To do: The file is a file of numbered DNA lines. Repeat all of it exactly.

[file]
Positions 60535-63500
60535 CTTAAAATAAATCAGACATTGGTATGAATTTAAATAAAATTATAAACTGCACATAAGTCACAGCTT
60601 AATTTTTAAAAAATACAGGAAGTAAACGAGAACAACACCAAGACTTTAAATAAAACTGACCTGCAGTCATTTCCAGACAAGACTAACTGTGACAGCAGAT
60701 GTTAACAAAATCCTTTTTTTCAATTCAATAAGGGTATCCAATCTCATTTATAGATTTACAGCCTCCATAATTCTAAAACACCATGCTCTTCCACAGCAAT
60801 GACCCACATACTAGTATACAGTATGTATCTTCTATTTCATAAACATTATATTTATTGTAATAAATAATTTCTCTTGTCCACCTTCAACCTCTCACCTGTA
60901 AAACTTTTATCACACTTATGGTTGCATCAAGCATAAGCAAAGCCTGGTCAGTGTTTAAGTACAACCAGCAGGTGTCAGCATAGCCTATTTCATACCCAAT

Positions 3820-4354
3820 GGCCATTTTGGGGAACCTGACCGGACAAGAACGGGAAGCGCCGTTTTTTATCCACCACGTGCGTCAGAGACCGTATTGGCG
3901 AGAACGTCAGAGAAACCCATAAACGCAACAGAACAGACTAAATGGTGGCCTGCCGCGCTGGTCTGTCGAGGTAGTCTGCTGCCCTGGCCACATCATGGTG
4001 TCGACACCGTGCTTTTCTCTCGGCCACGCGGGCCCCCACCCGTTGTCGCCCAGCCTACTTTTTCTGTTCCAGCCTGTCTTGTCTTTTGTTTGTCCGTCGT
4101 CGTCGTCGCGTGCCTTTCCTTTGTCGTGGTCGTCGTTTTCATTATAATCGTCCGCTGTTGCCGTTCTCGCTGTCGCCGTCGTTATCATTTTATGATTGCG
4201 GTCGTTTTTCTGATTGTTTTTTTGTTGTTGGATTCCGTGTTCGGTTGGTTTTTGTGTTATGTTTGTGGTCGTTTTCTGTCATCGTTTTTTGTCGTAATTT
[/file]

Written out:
Positions 60535-63500
60535 CTTAAAATAAATCAGACATTGGTATGAATTTAAATAAAATTATAAACTGCACATAAGTCACAGCTT
60601 AATTTTTAAAAAATACAGGAAGTAAACGAGAACAACACCAAGACTTTAAATAAAACTGACCTGCAGTCATTTCCAGACAAGACTAACTGTGACAGCAGAT
60701 GTTAACAAAATCCTTTTTTTCAATTCAATAAGGGTATCCAATCTCATTTATAGATTTACAGCCTCCATAATTCTAAAACACCATGCTCTTCCACAGCAAT
60801 GACCCACATACTAGTATACAGTATGTATCTTCTATTTCATAAACATTATATTTATTGTAATAAATAATTTCTCTTGTCCACCTTCAACCTCTCACCTGTA
60901 AAACTTTTATCACACTTATGGTTGCATCAAGCATAAGCAAAGCCTGGTCAGTGTTTAAGTACAACCAGCAGGTGTCAGCATAGCCTATTTCATACCCAAT

Positions 3820-4354
3820 GGCCATTTTGGGGAACCTGACCGGACAAGAACGGGAAGCGCCGTTTTTTATCCACCACGTGCGTCAGAGACCGTATTGGCG
3901 AGAACGTCAGAGAAACCCATAAACGCAACAGAACAGACTAAATGGTGGCCTGCCGCGCTGGTCTGTCGAGGTAGTCTGCTGCCCTGGCCACATCATGGTG
4001 TCGACACCGTGCTTTTCTCTCGGCCACGCGGGCCCCCACCCGTTGTCGCCCAGCCTACTTTTTCTGTTCCAGCCTGTCTTGTCTTTTGTTTGTCCGTCGT
4101 CGTCGTCGCGTGCCTTTCCTTTGTCGTGGTCGTCGTTTTCATTATAATCGTCCGCTGTTGCCGTTCTCGCTGTCGCCGTCGTTATCATTTTATGATTGCG
4201 GTCGTTTTTCTGATTGTTTTTTTGTTGTTGGATTCCGTGTTCGGTTGGTTTTTGTGTTATGTTTGTGGTCGTTTTCTGTCATCGTTTTTTGTCGTAATTT